First Thing: Senate trumps Mueller with its Russian collusion report – The Guardian

Good morning. More than a year after the messy conclusion of the Mueller investigation, the US senate intelligence committee has released its 1,000-page bipartisan report into the stunning array of links between the Trump campaign and Russia during the 2016 election.

Among the explosive details is the bald assertion that a Russian national who worked with the president’s campaign was in fact a career spy. The senate panel identifies Konstantin Kilimnik, a longtime associate of the then-Trump campaign manager, Paul Manafort, as an officer of the GRU, and cites evidence – some of it redacted – linking him to the hacking of Democratic party emails.

Joe Biden is now officially the Democratic presidential nominee

Democratic national convention day two: Ocasio-Cortez & Jill Biden among speakers – watch in full

Joe Biden began his quest for the US presidency in 1987. More than 30 years later, he is at last the Democratic nominee, after an unprecedented virtual roll-call vote at the second night of the party’s Covid-era convention. There was no disguising the former vice president’s long history, with video endorsements from the likes of Jimmy Carter – who recalled Biden backing his 1976 presidential bid – and Bill Clinton, who left the White House two decades ago and is still three years Biden’s junior.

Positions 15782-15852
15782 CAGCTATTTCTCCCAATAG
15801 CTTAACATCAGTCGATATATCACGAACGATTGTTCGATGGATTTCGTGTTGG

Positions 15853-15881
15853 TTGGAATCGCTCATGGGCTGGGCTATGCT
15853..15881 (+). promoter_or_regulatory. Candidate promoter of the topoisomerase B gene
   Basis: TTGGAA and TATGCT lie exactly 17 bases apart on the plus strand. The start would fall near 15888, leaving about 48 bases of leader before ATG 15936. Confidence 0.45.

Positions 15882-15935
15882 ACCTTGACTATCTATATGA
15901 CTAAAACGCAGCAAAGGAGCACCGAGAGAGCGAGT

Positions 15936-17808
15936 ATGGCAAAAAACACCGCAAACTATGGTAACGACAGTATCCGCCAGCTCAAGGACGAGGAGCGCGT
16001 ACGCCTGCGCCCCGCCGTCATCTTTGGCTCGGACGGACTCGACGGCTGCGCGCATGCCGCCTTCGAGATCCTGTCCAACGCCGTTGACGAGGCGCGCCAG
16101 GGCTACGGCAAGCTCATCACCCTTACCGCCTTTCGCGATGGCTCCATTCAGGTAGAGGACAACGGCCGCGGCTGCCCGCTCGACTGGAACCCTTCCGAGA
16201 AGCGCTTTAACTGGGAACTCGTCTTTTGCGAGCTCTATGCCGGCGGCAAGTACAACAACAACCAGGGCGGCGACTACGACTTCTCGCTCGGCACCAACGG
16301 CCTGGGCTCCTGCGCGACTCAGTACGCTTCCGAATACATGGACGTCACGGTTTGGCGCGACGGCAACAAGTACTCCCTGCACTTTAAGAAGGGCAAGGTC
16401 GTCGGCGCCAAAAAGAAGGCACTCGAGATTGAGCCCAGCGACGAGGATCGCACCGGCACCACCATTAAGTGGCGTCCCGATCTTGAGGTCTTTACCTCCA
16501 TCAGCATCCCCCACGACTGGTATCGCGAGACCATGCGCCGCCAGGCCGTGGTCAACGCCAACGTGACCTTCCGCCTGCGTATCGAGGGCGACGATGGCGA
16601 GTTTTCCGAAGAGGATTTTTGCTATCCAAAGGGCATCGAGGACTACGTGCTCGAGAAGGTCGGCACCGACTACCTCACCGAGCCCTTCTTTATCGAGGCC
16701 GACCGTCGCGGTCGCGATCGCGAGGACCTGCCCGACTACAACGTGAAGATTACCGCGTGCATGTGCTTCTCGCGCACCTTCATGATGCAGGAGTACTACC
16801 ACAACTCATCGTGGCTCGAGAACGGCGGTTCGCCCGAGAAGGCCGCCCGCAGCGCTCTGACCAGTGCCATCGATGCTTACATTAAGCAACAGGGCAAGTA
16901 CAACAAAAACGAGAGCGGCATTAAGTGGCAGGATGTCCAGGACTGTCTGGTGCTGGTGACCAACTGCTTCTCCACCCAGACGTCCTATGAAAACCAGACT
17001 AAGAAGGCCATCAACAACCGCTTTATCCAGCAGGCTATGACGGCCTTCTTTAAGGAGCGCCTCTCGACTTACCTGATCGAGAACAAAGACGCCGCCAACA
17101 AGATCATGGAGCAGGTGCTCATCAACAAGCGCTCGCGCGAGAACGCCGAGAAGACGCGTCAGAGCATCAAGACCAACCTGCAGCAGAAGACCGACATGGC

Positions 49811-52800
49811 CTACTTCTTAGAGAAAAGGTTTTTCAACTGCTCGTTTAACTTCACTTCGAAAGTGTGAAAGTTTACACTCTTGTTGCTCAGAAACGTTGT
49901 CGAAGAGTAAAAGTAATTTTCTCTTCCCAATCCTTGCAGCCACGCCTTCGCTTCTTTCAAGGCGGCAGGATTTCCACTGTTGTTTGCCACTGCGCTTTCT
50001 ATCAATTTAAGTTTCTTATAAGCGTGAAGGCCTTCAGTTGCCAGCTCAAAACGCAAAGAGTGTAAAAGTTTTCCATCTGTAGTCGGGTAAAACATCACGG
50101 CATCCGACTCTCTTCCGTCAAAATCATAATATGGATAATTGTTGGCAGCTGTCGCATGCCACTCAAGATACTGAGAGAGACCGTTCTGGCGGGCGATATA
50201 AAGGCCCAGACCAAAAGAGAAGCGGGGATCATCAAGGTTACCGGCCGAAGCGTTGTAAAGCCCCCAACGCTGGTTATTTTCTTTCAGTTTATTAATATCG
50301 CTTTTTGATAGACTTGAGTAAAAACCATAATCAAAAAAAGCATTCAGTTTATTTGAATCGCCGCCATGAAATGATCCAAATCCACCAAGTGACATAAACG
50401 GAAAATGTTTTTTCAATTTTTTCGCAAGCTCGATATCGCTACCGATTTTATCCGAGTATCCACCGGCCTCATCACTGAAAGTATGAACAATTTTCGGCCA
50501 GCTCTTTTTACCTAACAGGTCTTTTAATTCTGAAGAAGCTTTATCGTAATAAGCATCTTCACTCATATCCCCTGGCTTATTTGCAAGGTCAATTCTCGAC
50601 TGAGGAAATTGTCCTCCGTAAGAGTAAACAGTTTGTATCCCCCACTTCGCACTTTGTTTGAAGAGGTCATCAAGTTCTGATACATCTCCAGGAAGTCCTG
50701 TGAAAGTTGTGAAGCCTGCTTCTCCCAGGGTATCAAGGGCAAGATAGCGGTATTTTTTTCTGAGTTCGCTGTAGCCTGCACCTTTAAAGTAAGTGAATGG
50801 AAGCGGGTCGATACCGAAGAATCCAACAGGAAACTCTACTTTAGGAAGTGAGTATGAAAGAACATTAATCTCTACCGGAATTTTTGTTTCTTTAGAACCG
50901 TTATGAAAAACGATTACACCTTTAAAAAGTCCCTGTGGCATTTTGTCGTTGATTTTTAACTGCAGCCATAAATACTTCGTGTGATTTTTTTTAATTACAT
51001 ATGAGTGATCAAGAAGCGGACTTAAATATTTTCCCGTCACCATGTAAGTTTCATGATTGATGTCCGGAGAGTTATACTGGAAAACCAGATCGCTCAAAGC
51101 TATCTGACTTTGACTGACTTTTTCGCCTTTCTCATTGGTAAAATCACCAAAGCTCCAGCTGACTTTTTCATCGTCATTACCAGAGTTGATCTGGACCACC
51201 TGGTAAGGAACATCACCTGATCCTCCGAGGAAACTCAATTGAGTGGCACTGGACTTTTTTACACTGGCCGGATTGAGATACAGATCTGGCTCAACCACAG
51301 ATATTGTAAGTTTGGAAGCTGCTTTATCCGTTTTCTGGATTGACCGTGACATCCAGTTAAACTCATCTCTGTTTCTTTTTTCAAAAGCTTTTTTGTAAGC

Activist Ady Barkan delivers powerful speech on protecting US healthcare – video

There were also nods to the party’s future, however. The progressive activist Ady Barkan – who has ALS (amyotrophic lateral sclerosis) – gave a powerful speech demanding access to quality healthcare for all Americans, while Alexandria Ocasio-Cortez praised Bernie Sanders for his “historic grassroots campaign”.

  • Amid complaints from activists over the paucity of Latino speakers at this year’s convention, the former presidential candidate Julián Castro has warned that Democrats risk “a potential slide of Latino support”.

  • A St Louis couple pictured pointing guns at BLM protesters will speak at the Republican convention next week, alongside Nick Sandmann, a student whose confrontation with a Native American activist in Washington DC went viral last year.

The USPS chief pauses his cost-cutting until after the election

USPS employee Brandis Neal delivers mail in Houston.

USPS employee Brandis Neal delivers mail in Houston. Photograph: Adrees Latif/Reuters